Do You Agree with Milton Friedman’s (1970) Claim That: “the Only Responsibility of Business Is to Increase Its Profits”?

2888 WordsDec 6, 201512 Pages
Do you agree with Milton Friedman’s (1970) claim that: “the only responsibility of business is to increase its profits”? Today we live in a world were companies are major actors and influence society on many levels. This is why ethics were brought into the business world. Ethical enterprises follow certain values and moral beliefs and were created with the supposed intention of using that influence in a positive way and protect what surrounds them, whether it is the people who work for the company, the rest of society, the environment etc. Ethics helps companies distinguish what’s wrong or right in a certain situation and act upon it. It bases itself on the idea that a corporation is somewhat responsible for how it affects others, hence…show more content…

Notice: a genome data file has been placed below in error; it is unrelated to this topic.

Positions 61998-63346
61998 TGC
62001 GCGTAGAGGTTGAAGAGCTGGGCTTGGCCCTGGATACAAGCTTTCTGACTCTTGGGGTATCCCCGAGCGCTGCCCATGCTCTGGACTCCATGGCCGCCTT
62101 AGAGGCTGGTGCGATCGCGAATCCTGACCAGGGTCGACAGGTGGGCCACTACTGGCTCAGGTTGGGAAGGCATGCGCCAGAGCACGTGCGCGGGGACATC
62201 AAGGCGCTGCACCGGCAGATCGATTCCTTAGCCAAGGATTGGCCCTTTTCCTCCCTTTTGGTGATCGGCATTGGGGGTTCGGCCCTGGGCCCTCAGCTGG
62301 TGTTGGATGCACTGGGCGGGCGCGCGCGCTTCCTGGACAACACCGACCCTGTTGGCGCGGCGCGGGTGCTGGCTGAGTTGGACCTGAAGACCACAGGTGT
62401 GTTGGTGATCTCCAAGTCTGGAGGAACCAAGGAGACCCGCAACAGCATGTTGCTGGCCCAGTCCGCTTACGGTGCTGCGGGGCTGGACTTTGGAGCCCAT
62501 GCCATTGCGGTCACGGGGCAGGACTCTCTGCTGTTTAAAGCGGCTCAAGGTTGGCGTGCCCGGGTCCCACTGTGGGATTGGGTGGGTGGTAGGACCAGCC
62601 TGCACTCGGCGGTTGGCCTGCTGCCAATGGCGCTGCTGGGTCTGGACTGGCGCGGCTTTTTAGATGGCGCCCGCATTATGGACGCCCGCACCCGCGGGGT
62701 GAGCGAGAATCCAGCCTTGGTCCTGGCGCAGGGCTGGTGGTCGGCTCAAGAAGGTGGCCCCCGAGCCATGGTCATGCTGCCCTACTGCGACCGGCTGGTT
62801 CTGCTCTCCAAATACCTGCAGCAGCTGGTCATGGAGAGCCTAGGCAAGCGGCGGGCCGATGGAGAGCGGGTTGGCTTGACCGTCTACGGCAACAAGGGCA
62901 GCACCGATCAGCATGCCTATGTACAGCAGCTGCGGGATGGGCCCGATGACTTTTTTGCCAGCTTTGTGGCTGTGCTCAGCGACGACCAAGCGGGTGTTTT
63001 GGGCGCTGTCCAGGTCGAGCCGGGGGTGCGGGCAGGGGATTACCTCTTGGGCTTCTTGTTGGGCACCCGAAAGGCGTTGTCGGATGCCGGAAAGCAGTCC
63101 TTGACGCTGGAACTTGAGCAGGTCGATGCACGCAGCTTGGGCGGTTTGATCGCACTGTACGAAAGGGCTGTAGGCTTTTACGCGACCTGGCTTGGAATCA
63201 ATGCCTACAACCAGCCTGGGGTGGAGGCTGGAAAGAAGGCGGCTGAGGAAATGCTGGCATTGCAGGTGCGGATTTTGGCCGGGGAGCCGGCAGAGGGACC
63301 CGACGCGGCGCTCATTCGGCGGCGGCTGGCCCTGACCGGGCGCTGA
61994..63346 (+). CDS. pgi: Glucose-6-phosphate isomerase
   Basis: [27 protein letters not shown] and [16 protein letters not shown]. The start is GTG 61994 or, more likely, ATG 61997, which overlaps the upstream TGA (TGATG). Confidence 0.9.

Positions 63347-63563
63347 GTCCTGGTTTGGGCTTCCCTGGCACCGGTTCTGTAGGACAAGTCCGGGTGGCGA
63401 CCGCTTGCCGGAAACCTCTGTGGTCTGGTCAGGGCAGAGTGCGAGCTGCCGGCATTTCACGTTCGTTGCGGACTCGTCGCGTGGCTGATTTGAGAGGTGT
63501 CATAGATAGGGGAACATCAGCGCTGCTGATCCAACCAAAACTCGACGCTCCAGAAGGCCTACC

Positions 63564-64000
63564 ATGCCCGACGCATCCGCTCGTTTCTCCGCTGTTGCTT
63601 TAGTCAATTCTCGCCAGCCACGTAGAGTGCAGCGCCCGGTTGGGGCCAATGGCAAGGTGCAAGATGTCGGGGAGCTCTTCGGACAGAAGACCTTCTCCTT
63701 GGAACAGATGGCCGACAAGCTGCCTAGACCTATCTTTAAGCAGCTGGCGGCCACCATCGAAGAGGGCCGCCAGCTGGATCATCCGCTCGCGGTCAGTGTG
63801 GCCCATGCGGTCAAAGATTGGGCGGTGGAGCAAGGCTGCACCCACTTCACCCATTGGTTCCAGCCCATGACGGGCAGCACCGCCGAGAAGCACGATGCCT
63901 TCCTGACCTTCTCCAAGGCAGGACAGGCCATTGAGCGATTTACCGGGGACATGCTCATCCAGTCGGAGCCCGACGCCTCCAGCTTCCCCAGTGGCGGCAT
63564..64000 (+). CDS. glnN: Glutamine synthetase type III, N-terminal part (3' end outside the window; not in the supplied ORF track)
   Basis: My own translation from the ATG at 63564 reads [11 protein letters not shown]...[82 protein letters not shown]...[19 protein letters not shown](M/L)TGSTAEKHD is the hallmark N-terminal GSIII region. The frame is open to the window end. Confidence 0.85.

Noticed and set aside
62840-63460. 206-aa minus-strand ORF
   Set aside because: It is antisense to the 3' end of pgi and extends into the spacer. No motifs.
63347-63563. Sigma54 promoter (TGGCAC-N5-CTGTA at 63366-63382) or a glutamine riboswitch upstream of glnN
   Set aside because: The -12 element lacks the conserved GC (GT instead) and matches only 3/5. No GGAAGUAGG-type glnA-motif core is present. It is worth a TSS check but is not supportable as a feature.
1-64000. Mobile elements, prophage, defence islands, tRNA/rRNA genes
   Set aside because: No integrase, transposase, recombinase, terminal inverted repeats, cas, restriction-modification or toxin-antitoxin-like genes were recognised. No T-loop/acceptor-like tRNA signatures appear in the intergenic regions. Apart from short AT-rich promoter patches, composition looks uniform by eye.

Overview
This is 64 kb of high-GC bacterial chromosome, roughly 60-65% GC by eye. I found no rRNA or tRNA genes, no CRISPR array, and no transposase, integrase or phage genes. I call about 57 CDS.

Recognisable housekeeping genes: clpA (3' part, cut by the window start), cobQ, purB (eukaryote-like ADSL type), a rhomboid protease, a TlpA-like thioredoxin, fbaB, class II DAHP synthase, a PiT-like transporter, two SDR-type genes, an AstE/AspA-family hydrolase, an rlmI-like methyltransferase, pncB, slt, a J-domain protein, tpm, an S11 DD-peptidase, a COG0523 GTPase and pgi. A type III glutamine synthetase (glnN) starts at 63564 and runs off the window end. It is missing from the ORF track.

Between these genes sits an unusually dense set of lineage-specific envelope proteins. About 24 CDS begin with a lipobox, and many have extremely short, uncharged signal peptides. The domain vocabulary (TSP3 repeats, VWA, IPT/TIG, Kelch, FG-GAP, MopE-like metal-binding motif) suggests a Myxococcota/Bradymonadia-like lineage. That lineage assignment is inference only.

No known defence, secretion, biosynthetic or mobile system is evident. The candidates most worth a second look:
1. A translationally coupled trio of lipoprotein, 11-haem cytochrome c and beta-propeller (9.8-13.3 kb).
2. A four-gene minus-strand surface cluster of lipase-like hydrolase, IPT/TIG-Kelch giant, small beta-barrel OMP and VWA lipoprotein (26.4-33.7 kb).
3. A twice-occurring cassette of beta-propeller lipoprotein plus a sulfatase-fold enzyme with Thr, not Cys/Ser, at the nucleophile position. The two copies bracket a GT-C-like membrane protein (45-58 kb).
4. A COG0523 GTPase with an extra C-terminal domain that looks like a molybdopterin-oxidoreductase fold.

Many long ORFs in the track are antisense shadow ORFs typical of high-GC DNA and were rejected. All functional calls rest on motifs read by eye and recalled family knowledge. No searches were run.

Many cosmetic brands like Lush or The Body Shop chose to ban animal testing and adopt a ‘cruelty free’ policy that doesn’t harm anyone during testing. The Body Shop even took it a step further by having the same testing that is usually practiced on animals done to a volunteering actress in the window of one of their shop to try and sensitize more people to the situation. (The Body Shop, 1992) The company used the influence it had to promote a cause that was important to them and raised awareness on the subject. This is why the installment and promotion of positive values is important. Managing by values was created to help incorporate those in the way the business is run, and benefits a company in many ways. Not only does it promote a healthy view of the brand but it also helps tie up different departments together and builds up the employee’s attachment and loyalty to the company. And although managing by values isn’t the same as corporate ethics, they are both linked, and the improvement of one helps the establishment of the other. This form of management proves that companies are not the evil they can sometimes be portrayed as. They can be humane, do the right things and project a positive image. (Dolan et. Al., 2006) But this is not always the case. Many debate on the true intentions of socially responsible businesses and question the necessity of involving ethics into the business world. One

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